Bottling Cold VS Warm?

Homebrew Talk - Beer, Wine, Mead, & Cider Brewing Discussion Forum

Help Support Homebrew Talk - Beer, Wine, Mead, & Cider Brewing Discussion Forum:

This site may earn a commission from merchant affiliate links, including eBay, Amazon, and others.

willtravel02

New Member
Joined
Jun 23, 2024
Messages
2
Reaction score
1
Location
Massachusetts
I just moved to a keg system away from bottle conditioning most of my brews. I am trying to figure out if I can just bottle off the taps cold then bring the beer to room temp or buying a counter pressure bottling system and just do it all at room temp. I do competitions so flavor, CO2 saturation. And color/ clarity are a concern. Thanks for the help.
 
Bottle cold to keep CO2 in suspension to reduce foaming. Competitive brewer myself and fellow Mass resident. I clean and sanitize bottles, then put them in the fridge to chill (with sanitized foil on top of them). Then I use a TapCooler counter pressure filler (very easy and simple to use, highly recommend it) and fill directly from the taps. Bottles being cold helps reduce foaming.

Were you thinking of just sticking a bottle under the tap and filling it? Or attaching tubing to the tap and filling with that? The first one would be a bad idea, as you would be allowing oxygen in and probably get a ton of foaming. Filling with a tube will work, I used to use a growler filler to fill bottles, then got one of these Bottle Filler, which works great. However, I was always getting "low carb" comments on scoresheets, so then moved on to the Blichmann Beer Gun. However, the Beer Gun requires turning down CO2 to like 2-5 psi before filling and would cause a lot of foaming in the first few bottles. Then the TapCooler came out and it was a game changer, so simple to use, don't need to lower pressure to fill and works like a charm. One tip - Whatever you wind up using, make sure to chill that too so the cold beer does not hit warm filler and foam...I do it by just opening the tap and let beer run out into a bucket for 3-4 seconds. This chills the TapCooler and moves the beer that has been sitting in the lines for who knows how long out.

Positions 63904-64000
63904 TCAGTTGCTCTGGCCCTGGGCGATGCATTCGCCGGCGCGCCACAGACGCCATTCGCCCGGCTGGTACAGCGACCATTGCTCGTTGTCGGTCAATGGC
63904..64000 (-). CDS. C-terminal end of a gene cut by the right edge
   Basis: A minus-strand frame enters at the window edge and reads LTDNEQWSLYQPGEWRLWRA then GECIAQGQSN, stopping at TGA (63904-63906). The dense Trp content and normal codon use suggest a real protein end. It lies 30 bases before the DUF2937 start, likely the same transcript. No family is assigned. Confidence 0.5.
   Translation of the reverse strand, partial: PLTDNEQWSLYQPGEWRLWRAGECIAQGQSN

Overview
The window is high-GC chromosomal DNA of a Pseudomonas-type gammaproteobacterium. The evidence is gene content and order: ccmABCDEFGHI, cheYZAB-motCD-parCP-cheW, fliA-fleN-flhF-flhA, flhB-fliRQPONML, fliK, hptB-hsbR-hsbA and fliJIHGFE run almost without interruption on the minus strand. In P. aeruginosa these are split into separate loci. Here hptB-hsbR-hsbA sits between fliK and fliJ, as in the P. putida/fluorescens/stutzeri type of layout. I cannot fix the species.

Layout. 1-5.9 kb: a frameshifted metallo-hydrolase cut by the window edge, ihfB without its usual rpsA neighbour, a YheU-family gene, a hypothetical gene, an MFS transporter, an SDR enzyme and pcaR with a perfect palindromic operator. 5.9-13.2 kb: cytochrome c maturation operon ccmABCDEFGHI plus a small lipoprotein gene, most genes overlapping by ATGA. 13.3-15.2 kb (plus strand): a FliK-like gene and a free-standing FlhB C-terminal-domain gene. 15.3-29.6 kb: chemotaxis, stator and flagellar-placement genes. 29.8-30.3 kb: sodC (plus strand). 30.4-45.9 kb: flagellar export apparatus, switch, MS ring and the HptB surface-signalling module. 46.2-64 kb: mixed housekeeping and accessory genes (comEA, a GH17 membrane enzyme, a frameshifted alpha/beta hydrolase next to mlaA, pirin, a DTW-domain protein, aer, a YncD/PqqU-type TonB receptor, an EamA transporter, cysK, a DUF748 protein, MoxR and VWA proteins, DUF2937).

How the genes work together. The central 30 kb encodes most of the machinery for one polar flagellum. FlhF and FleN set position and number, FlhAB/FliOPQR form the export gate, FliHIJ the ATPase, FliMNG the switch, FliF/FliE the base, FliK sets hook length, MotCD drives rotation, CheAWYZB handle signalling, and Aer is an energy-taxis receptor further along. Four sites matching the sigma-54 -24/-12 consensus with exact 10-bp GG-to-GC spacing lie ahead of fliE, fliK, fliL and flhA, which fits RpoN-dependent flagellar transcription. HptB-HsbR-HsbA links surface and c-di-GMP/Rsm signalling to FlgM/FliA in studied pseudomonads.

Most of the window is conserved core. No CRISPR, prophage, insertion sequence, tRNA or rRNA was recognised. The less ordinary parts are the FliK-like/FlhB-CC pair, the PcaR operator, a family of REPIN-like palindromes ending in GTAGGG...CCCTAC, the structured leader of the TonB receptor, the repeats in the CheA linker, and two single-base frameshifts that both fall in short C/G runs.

I know some competitive brewers keep a whole separate line for bottle filling to avoid filling from the taps. You have to be diligent about cleaning the taps frequently, including breaking them down and soaking the parts, to avoid buildup inside your taps getting into your bottles and then causing an infection as the beer warms up traveling to a competition somewhere around the country. It's killer when you have a beer that scores 40+ in 3 comps all of a sudden gets a 16 in another because it's an infected mess.
 
Thanks for the info. I was going to either get the Blichmannn and fill from my kegerator, or get a complete counter pressure filler and separate tank. This way I will not chill jut pressurize and fill. I am not sure I trust bottling cold from the keg the the bottles warming and causing off flavors.